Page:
Looking across the inlet near Stewart, BC.

Our next camp was at Kinaskin Lake. It was a beautiful spot and we were blessed with a few hours of sunshine and a pretty decent sunset too.


Kinaskin Lake, BC looking North.


Sunset at Kinaskin Lake.

The next morning we continued north to Dease lake then took a left and drove in to Telegraph Creek. This is a spectacular drive. I drove this road for the first time the previous summer and knew I had to go back. The weather wasn't nearly as good this time though so my photos were far less memorable that the last time. Nevertheless it is always worth the drive to this remote community.


Grand Canyon of the Stikine. The road to Telegraph Creek.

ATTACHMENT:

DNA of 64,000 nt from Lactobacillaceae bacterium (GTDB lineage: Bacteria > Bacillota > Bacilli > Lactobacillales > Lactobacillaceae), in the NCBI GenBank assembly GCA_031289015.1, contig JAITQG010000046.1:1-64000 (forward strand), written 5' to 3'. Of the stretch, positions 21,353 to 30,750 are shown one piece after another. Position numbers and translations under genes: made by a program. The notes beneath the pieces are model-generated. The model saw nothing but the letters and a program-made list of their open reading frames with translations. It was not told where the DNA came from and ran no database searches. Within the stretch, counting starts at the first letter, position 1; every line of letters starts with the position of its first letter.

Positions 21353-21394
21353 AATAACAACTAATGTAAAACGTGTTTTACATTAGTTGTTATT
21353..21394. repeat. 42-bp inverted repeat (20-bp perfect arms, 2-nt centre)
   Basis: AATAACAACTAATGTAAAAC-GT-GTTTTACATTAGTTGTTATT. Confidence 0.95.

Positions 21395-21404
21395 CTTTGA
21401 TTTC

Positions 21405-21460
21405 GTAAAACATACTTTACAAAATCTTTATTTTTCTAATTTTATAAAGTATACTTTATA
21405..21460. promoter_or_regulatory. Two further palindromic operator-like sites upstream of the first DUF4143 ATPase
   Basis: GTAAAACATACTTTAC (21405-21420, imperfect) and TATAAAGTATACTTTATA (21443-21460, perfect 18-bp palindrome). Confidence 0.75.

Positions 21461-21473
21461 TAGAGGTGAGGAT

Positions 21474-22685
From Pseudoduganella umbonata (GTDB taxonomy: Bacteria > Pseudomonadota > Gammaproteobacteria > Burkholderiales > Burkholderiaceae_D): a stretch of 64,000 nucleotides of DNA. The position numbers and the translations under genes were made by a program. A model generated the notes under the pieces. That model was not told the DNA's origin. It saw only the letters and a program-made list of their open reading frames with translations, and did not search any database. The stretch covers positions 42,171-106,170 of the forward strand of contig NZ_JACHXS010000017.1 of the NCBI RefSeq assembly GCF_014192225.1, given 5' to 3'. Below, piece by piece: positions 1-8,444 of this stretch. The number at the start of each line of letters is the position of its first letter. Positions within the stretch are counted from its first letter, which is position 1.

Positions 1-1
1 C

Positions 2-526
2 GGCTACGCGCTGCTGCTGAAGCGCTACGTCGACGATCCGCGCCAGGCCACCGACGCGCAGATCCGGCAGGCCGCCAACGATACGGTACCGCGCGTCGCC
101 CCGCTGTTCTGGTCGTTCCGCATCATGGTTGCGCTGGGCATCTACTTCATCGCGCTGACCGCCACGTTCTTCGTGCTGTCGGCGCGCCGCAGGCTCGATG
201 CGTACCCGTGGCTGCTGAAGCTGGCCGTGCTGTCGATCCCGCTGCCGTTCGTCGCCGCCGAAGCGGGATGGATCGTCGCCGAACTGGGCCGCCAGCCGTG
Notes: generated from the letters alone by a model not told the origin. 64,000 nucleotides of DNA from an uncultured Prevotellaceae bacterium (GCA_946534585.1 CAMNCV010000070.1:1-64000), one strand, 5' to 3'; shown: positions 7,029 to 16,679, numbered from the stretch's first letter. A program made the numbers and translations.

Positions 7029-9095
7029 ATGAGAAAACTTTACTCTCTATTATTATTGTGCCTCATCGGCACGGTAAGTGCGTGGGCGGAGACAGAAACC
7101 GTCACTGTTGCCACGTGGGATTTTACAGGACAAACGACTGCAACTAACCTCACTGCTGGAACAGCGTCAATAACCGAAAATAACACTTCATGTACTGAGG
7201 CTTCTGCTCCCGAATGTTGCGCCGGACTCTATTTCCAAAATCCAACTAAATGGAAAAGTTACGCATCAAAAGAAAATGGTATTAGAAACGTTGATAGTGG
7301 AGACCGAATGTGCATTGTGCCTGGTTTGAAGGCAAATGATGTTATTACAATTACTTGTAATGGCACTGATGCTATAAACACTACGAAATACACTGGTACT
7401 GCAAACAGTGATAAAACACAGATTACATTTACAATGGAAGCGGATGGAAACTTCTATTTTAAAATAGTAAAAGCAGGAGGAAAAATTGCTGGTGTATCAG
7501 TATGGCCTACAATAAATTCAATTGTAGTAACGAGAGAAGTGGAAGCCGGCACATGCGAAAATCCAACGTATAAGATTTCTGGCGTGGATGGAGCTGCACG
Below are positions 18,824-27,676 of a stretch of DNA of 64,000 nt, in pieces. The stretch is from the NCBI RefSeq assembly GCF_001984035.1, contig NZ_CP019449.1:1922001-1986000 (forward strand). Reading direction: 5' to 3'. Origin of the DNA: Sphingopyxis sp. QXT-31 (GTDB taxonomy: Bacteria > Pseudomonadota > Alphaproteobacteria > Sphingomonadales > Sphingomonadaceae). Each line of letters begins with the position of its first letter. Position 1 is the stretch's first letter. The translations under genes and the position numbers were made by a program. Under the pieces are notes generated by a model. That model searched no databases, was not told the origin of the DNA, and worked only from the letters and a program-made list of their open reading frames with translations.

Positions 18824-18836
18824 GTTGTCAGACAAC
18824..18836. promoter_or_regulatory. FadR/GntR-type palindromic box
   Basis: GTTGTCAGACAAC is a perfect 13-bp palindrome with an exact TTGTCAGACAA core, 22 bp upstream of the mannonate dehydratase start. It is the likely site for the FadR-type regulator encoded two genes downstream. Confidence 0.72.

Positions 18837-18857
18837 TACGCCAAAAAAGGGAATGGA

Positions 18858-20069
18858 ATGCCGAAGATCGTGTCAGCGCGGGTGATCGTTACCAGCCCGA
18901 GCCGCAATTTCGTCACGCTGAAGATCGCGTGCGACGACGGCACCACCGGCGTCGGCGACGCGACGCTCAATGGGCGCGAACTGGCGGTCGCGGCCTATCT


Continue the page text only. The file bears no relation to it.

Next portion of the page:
That night we camped at Dease Crossing then headed north through Watson lake to Simpson Lake in the Yukon.


An evening paddle on Simpson Lake in the Yukon.
 

WxMan

Adventurer
Part II...

One of the main goals of our trip was to drive the Nahanni Range Road up to the tungsten mine just over the border in the Northwest Territories. In the not too recent past this road fell into disrepair with the closure of the mine. The mine was operating last fall though so the road was in very good condition. The fall colours were in full effect in this area and we had the best weather of the trip. Everything came together here and it was an amazing drive.


This road goes by many different names. Nahanni Range Road, Cantung Road, Tungsten Road, Highway 10...


Nahanni Range Road.


Nahanni Range Road.


Nahanni Range Road.


Nahanni Range Road.


Nahanni Range Road... with matching dog.

Next we headed up to Ross River to get some desperately needed fuel. From there we drove south on the South Canol Road.


Ross River Ferry to the North Canol Road. Next to it was a dubious looking foot bridge.


The South Canol Road.